Enlarge me in love that with the inward palate of my heart I may learn to taste how sweet it is to love and in love to be dissolved and to bathe [cleanse] myself [in and with love]. Let me be bound by love, mounting above myself, through excessive fervor and wonder. Let me sing the song of love. Let me follow You, my Beloved, on high. Let my soul spend itself in Your praise, rejoicing through love. Let me love You more than myself, nor love myself but for You; and in You all that truly love You, as the law of love commands, shining out from Yourself.

Love is swift, sincere, kindly affectioned, pleasant, and delightsome; brave, patient, faithful, prudent, long-suffering, strong, and never seeking itself (1 Cor. 13:5). For where a person seeks himself, there he falls from love (1 Cor. 10:33; Phil. 2:21). Love is circumspect, humble, and upright; not yielding to softness, or to lightness, nor attending to vain things. it is sober, chaste, firm, quiet, and guarded in all the senses.

Love is subject and obedient to its superiors, to itself mean and despised, unto God devout and thankful, trusting and hoping always in Him, even when God is not sweet unto it; for without sorrow none lives in love. He that is not prepared to suffer all things, and to do the will of his Beloved, is not worthy to be called a lover (Rom. 8:35). A lover ought to embrace willingly all that is hard and bitter, for the sake of his Beloved, nor to turn away from Him for things that fall out against one.

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[God, our Beloved, responds to us in our many failings.] All is not therefore lost, if sometimes you have less feeling for Me than you would. That good and sweet affection that you sometimes feel is the effect of grace present, and a sort of foretaste of your native land of heaven; but hereon you must not lean too much, for it comes and goes. But to strive against evil motions of the mind, and to reject (Matt. 4:10) with scorn a suggestion of the Devil, is a notable sign of virtue and shall have great reward.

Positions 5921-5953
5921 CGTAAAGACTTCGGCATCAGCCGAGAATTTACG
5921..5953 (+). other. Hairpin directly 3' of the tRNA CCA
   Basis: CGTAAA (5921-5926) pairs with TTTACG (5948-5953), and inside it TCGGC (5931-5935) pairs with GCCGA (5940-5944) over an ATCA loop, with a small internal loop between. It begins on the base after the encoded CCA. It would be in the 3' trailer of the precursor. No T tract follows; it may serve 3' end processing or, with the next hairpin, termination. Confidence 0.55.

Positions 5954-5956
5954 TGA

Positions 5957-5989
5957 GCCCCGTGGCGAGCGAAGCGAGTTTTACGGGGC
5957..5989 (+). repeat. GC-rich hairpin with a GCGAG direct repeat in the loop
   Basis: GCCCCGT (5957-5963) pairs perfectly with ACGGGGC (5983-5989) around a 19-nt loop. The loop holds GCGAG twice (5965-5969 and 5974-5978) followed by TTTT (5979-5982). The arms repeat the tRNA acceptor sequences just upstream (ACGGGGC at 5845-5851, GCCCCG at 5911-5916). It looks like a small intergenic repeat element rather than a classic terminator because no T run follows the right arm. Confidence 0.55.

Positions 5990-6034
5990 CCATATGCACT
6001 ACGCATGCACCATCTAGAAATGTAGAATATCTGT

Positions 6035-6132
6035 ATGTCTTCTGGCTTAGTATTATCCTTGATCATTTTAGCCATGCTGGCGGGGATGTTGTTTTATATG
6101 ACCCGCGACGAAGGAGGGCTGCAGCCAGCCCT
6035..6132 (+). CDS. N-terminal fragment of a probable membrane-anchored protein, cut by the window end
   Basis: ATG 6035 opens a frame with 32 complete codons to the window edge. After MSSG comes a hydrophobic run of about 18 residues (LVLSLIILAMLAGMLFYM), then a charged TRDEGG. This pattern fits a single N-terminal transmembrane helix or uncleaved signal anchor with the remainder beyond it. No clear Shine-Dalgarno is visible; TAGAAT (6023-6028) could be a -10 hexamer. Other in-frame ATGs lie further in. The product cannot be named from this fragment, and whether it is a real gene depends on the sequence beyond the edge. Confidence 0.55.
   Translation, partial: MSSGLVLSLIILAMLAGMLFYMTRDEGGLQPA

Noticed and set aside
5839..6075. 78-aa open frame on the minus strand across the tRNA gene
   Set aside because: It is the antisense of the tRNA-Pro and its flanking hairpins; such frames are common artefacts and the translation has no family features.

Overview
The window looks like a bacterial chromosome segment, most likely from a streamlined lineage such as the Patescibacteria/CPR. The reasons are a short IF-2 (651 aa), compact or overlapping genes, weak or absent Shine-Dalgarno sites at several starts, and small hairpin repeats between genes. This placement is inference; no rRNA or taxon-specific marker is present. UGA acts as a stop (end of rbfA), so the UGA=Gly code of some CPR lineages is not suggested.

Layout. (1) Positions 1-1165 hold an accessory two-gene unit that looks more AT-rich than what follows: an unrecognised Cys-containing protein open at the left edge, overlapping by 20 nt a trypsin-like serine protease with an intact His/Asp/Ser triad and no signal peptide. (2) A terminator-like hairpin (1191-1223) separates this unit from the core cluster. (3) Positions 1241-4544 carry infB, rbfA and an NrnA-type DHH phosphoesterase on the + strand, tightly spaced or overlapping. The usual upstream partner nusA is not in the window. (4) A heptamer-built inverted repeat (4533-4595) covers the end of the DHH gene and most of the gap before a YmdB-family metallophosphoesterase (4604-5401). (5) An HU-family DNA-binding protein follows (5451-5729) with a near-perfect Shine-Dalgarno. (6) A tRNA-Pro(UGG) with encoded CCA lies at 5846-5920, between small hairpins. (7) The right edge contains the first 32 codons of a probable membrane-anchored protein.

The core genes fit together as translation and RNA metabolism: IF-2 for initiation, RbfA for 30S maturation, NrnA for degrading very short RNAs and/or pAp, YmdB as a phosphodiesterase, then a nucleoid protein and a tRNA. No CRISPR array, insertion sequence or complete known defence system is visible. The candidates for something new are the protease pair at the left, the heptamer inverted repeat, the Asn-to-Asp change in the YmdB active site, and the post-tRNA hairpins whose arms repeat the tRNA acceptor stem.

Let not strange fancies therefore trouble you; on whatever matter they may be, which are forced into your mind. Bravely keep your purpose, and an upright intention toward God. Neither is it an illusion that sometimes you are suddenly rapt into ecstasy, and presently return again to the wonted [habitual] follies of your [depraved] heart. For these you rather unwillingly suffer than commit; and so long as they displease you, and you strive against them, it is a matter of reward and no loss.


 Thomas à Kempis, Of the Imitation of Christ (New Kensington: Whitaker House, 2005), 92-95.


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My name is William Birch and I grew up in the Southern Baptist tradition but converted, if you will, to Anglicanism in 2012. I am gay, affirming, and take very seriously matters of social justice, religion and politics in the church and the state.